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Atterbury’s landmark properties save over 100m litres of water

Company says investment into water-saving technologies ‘makes both environmental and economic sense’.
The Deloitte headquarters building at Waterfall City, a green-rated development by Atterbury which has a 7500m2 catchment area on its roof for rainwater harvesting. Image: Supplied

With South Africa being a water-scare country, property group Atterbury’s multi-million-rand investment into sustainable water management systems at several of its landmark properties has seen more than 100 million litres of water saved.

The well-known Pretoria-based property investor and developer highlighted the saving ahead of World Water Day being marked on Monday.

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Currently eight of its buildings are part of the innovative water-saving project, including developments such as the Deloitte headquarters at Waterfall City (jointly owned with JSE-listed Attacq) and Newtown Junction Shopping Centre in the Johannesburg CBD.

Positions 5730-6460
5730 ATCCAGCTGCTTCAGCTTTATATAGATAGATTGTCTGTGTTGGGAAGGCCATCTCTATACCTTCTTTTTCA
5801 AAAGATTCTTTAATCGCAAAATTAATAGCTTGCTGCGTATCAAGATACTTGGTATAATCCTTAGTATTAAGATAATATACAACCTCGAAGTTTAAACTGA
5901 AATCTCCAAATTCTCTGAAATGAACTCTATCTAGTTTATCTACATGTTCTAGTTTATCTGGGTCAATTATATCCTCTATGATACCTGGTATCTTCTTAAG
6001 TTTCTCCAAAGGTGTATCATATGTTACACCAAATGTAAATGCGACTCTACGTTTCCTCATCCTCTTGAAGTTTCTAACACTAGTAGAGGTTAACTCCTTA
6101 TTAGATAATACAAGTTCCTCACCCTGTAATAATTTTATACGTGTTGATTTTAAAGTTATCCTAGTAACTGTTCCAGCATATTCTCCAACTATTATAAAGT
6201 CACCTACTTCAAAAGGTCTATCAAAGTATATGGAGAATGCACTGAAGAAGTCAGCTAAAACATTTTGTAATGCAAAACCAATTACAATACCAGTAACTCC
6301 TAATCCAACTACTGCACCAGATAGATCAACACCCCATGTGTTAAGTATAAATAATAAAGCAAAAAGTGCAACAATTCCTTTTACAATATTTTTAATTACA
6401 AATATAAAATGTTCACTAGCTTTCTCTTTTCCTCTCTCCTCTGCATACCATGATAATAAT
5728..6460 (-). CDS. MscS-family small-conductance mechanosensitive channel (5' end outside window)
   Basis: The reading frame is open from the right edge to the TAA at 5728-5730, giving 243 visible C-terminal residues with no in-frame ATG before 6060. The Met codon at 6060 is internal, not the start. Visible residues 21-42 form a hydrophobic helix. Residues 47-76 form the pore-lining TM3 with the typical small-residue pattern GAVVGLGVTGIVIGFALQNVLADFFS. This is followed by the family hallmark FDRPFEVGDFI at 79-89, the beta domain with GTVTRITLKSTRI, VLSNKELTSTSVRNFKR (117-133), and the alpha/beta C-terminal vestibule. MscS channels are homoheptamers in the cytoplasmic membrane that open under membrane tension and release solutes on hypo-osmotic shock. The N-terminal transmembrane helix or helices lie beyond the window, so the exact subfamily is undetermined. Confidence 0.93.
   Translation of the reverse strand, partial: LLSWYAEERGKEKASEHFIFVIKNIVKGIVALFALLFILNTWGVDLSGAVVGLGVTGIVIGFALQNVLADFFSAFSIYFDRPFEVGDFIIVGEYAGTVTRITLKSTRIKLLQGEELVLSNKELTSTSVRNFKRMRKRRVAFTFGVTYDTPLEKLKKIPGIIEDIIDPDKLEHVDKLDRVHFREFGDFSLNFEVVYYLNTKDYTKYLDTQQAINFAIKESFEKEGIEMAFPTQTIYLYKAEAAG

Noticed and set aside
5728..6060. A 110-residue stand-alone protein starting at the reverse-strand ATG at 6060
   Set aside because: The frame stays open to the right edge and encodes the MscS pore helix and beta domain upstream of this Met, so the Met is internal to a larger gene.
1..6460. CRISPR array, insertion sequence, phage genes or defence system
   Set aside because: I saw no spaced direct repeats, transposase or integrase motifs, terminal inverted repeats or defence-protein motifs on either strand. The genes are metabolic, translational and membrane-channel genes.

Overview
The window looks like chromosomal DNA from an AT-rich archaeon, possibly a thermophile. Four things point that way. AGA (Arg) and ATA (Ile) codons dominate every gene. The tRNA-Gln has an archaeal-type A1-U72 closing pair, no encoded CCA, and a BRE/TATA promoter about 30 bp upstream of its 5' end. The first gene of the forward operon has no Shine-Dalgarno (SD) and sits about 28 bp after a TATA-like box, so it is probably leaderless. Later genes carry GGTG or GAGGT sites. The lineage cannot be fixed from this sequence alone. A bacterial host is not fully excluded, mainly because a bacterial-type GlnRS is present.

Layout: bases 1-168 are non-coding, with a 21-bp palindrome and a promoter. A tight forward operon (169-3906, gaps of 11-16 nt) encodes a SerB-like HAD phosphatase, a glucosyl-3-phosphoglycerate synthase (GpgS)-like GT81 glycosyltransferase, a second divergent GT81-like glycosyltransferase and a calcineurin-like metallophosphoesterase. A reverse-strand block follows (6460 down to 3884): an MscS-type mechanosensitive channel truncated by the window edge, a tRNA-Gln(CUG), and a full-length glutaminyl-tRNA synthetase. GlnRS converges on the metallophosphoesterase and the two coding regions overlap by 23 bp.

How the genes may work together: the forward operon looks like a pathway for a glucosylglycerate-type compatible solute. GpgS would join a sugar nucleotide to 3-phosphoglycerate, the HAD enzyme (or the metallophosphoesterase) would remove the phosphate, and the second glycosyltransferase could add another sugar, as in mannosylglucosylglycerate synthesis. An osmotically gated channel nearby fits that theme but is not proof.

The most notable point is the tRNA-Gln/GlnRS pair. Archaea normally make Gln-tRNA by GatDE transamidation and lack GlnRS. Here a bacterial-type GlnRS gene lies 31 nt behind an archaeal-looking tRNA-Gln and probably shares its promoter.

“While Atterbury has always monitored and responsibly managed its water use, it recently embarked on an intensive drive to bring down water consumption at its buildings through implementing sustainable water management systems,” the group notes.

Atterbury appointed AQUAffection, a company specialising in water management, to design, install and commission sustainable water management systems at the eight buildings, to understand and manage demand.

Read: Netcare and Standard Bank in R1bn ‘green bond’ deal

“As a result of its water management initiatives, Atterbury is now saving more than 250 000 litres daily compared to historical usage,” says the group.